Recipe Corner H. Ronnie Henesian’s Tourshi by Kim Henesian


“My mother, Hysmig “Ronnie” Giragosian Henesian, was born on May 11, 1926 in Detroit, Michigan. She was raised from the age of 2 by her paternal grandmother, Gulumia Giragosian, while her parents, Charles and Sofia worked in their dry cleaning and tailoring shop. To my recollection, my mother’s grandmother did not teach her how to cook nor did her mother who was busy managing the family business. As with many first generation Armenian-Americans, families worked hard to survive and prosper in this new country. My mother was a self-taught cook, and she learned along the way. She learned how to cook by referring to various Armenian cookbooks, and through trial and error.”

“Seeking a warmer climate and better career opportunities, my mother and father departed Detroit with their young son, and arrived in California in 1952. My parents were one of the founding members of the St. Andrew Armenian Church in Cupertino, California. My mother held executive board positions in the Ladies Society for at least 25 years. Of her many accomplishments in the Ladies Society, she was proud of her active role in compiling and documenting recipes for the creation of The New Armenian Kitchen Cookbook.”

“My mother and Marion Paparigian were also the first women to serve on a Parish Council in the Western Diocese. For years, our mother worked diligently on behalf of the St. Andrew Armenian Church, and was awarded with the St. Nerses Shnorali Gold Medal for her exemplary service in October 2003.”

In her introduction to the New Armenian Kitchen Cookbook, Vera Sarkissian, the original cookbook chairman said, “Many people deserve thanks for helping to make this cookbook a reality. First, thanks to those who, through their generous spirit, allowed us to share in their legacy of family recipes. Their high standards of culinary preparation – and revelation of “secret” recipes – contributed greatly to making this book a treasure to cherish for many years. Thanks to our committee and especially to Mary-Louise Essaian, Arlene Hancock, H. Ronnie Henesian, and Lucille Kuzirian for a spectacular job of collecting recipes. Thanks to my Ladies Society Co-Chairman Florence Janjigian for all the support and help in innumerable areas of this book.”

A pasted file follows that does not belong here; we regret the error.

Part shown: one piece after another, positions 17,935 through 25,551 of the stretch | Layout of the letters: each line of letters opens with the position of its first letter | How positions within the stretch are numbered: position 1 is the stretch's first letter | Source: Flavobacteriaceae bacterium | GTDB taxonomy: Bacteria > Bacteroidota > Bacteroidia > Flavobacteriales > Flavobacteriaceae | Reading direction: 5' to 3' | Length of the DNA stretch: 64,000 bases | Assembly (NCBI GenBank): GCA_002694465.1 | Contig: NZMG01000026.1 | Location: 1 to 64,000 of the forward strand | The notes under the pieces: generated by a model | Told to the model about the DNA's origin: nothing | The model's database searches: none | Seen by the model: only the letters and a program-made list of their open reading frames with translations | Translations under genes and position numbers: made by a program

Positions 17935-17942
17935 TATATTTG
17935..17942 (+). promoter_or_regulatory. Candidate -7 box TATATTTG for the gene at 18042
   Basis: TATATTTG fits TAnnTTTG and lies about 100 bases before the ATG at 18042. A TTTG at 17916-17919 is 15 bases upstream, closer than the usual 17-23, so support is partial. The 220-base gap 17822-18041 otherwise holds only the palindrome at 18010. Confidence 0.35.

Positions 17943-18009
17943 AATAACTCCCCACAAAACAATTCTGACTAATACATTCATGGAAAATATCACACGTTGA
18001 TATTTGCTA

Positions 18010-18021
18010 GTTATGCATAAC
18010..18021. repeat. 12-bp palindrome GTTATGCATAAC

“Our mother was famous for her Armenian bourma which was sold at the St. Andrew Armenian Church Food Festivals,” says Kim. “And for her delicious tourshi. Her bottles of tourshi were often auctioned at Daughters of Vartan events to raise money for that organization. Her background and history demonstrates that one does not necessarily require formal training or education to become a really great cook.”

“This was one of our mother’s tourshi recipes, she often made it for family dinners and Ladies Society events and fundraisers,” adds Kim. Ronnie passed away in 2019, but her love of entertaining, creating memorable recipes for her family, and her commitment to St. Andrew Armenian Church and Ladies Society is remembered. Her recipe is reprinted in her memory, with thanks to her daughter Kim, and sons Mark and Kirk.

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This brine is enough for 9 quarts of tourshi. This recipe can be cut in halves or quarters for lesser amounts. Approximate vegetable requirements for a full recipe include: 2 medium cauliflower, 2 medium cabbage, 8 or 9 medium carrots, cut into strips, 1 pound fresh green beans, celery, sliced green tomatoes, quartered sweet yellow peppers, sliced pickling cucumbers or Armenian cucumbers, in any combination:


2 quarts white distilled vinegar

4 quarts water

1 cup canning salt (not iodized or plain salt)

1 cup dried garbanzo beans (to aid in the souring process)

1 large head garlic (optional)



Bring the water, vinegar and salt to a boil until salt is dissolved. Let stand until lukewarm. Wash jars thoroughly. (It is not necessary to use regular canning jars, any jar with a good lid is fine.)

Place newly washed, wet bottles, upside down on rack in the oven. Warm oven at 200 degrees for 10 minutes only. Turn off heat. Wash and cut up vegetables. Remove hot jars, 1 or 2 at a time. Place on a towel to prevent cracking. Allow jars to cool off until manageable. Place a small handful of dried garbanzo beans and desired garlic in bottom of jar. Arrange vegetables in the jar.

Pour lukewarm brine into jar. Move jar around to distribute brine. Stuff more vegetables tightly into jar at this point. Place lids in pan of water and heat to boiling point. Turn off heat.

Clean top of jar and tighten on the lid. Label with the date. Will be ready to eat in 3 weeks (or 2 weeks, if you are impatient). Best stored in a cold place, like the back of the refrigerator. Note: If you have any brine left over, use it to clean the bottoms of your copper-bottom pans.


11370 S. Stelling Rd.

Cupertino, CA 95014

Phone: (408) 257-6743

The New Armenian Kitchen Cookbook is no longer in print, but note:

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OR to receive a corrected copy of the New Armenian Kitchen Cookbook from Vera Sarkissian, send e-mail



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